Taking Positions

I have been away for the weekend, notably being at our Council of Advice meeting in London. Despite the strike in the port of Calais, I planned an alternative route thanks to my ferry company allowing passengers onto ships at Dunkerque. The roads were well policed from the point of view of parked lorries (trucks) and desperate folk trying to get to England by any means possible. So, I was able to get to the port and be put on a ship in very good time and with much less waiting than I expected.

It wouldn’t break any confidences to mention a reflection that came up between us. There are so many issues in our world and in the Churches on which many people do take harsh positions, like so many single issues – instead of trying to see the whole.

Every day in my e-mail, I find so many links to articles, always about the same subjects: women bishops in the Church of England, legislation allowing same-sex “marriage” (as opposed to the Sacrament of Matrimony) and communion for divorced and remarried people in the RC Church. The subjects go on and on. Couldn’t the RC Church get some two-bit dictatorships going, governed by greasy Latino types in military uniforms and moustaches, chewing on  Havana cigars and sending all those “liberals” to the torture chambers and firing squads? They did it before, and the Pinochet affair was quite messy, to say the least.

There is no constraining power as some of our single-issue people would like. Modern politics has nothing to do with Christian churches. Islam has jumped into the breech in some countries. That is another problem. Even the idea of trying to influence the public space seems as ludicrous as the image of the roaring mouse!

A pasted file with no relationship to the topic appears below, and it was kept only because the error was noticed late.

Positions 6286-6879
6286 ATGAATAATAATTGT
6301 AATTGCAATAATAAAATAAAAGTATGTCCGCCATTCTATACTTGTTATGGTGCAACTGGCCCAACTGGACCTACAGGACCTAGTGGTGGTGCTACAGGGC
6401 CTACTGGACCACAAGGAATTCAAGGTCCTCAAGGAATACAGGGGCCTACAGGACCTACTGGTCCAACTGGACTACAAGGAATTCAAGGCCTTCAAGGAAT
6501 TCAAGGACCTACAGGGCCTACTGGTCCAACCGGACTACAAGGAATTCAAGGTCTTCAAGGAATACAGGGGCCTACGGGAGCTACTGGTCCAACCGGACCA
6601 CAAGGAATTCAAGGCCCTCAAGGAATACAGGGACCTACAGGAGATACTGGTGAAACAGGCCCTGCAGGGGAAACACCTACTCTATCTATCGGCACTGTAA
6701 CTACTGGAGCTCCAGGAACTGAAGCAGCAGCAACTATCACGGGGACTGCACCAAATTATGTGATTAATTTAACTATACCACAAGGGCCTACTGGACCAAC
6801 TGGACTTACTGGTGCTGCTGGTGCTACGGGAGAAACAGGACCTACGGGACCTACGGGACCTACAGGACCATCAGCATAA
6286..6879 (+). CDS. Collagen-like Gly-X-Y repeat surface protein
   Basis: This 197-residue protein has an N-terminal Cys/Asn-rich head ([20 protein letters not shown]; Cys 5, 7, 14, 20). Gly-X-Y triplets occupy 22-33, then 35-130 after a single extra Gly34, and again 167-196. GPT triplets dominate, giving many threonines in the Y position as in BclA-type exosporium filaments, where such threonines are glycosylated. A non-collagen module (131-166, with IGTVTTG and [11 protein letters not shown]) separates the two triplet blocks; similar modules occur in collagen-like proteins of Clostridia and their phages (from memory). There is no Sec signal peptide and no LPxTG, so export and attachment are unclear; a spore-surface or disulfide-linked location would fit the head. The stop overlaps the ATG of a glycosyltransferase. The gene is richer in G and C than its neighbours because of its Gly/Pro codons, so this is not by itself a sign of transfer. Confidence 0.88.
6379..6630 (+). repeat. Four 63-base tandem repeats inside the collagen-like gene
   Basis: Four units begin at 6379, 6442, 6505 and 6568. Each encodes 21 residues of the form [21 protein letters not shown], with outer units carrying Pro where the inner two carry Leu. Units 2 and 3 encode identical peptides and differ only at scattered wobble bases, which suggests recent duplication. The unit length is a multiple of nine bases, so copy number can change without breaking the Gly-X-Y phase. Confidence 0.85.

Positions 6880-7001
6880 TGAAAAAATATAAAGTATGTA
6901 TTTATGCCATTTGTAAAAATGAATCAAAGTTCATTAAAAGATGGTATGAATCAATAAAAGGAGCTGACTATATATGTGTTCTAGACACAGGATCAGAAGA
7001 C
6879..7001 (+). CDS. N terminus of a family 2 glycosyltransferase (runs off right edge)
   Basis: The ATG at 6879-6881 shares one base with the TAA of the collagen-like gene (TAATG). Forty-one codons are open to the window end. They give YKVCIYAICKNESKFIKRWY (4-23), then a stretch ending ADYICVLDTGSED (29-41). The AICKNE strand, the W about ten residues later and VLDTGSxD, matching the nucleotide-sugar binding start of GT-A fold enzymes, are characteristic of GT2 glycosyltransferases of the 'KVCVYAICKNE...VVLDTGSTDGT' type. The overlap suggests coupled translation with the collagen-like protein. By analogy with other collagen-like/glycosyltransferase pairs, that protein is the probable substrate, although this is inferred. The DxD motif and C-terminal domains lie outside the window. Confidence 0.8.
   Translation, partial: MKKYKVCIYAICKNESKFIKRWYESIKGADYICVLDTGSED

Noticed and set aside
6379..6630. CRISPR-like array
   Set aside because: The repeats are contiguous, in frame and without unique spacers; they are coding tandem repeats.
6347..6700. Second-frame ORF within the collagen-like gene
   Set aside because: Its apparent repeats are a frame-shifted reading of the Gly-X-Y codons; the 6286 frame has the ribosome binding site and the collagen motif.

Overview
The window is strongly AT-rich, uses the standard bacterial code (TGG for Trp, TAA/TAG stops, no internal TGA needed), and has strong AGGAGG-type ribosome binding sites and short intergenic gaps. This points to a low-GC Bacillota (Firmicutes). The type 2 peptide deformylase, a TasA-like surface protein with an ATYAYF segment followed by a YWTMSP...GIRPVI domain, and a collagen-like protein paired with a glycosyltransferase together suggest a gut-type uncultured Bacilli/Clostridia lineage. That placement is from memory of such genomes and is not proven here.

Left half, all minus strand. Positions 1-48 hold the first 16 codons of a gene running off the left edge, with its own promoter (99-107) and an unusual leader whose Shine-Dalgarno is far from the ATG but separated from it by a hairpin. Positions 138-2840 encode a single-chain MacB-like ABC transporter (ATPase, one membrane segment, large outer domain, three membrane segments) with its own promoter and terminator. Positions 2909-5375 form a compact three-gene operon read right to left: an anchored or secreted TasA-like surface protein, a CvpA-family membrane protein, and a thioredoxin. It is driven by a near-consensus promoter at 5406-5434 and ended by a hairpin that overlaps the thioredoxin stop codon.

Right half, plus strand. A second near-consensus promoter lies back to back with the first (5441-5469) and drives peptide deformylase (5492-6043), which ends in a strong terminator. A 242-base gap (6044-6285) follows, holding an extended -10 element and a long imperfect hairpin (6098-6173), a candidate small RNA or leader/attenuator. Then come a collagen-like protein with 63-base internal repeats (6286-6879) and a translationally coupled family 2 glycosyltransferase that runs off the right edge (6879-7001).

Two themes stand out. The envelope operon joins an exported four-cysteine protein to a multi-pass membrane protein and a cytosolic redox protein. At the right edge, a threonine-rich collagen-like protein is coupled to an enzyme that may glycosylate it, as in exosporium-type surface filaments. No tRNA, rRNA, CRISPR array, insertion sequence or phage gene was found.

So I find it best to avoid these “positions”. Many of these matters concern civil law in western countries and people who have nothing to do with churches. Frankly, who cares if two men or two women want to get a registrar’s office wedding and presumably stay together for some common purpose? It is indeed better for churches like ours not to be licensed for marriages that are both civil and sacramental. People who want to get married go and contract a civil union like we do in France, and then be sacramentally married in church at the discretion of the priest and according to the norms of canon law. A priest has the right and duty to refuse to marry a couple for reasons of canonical impediments, even if they are civilly married. Of course, things are different in America.

Things can be explained when one avoids the “single issue” mentality of our increasingly polarised, intolerant and violent world. Common sense is a rare commodity these days. This is one reason why I like this blog to be a place for intelligent discussion without readers becoming angry and taking everything personally. We live in a world where many people do things we believe to be wrong, and we can’t do anything about it, other than pray for those we believe to be sinners. We are all sinners ourselves.

The more I get together with my Bishop and brothers in the priesthood, together with the wonderfully devoted lay people also on the Council, the more I am uplifted by this experience of the Church’s communion. The Church is chiefly sacramental and mystical, but is also built of friendship and human empathy. Long may it continue, and long may we shine as a prophetic witness for the future of Christianity!

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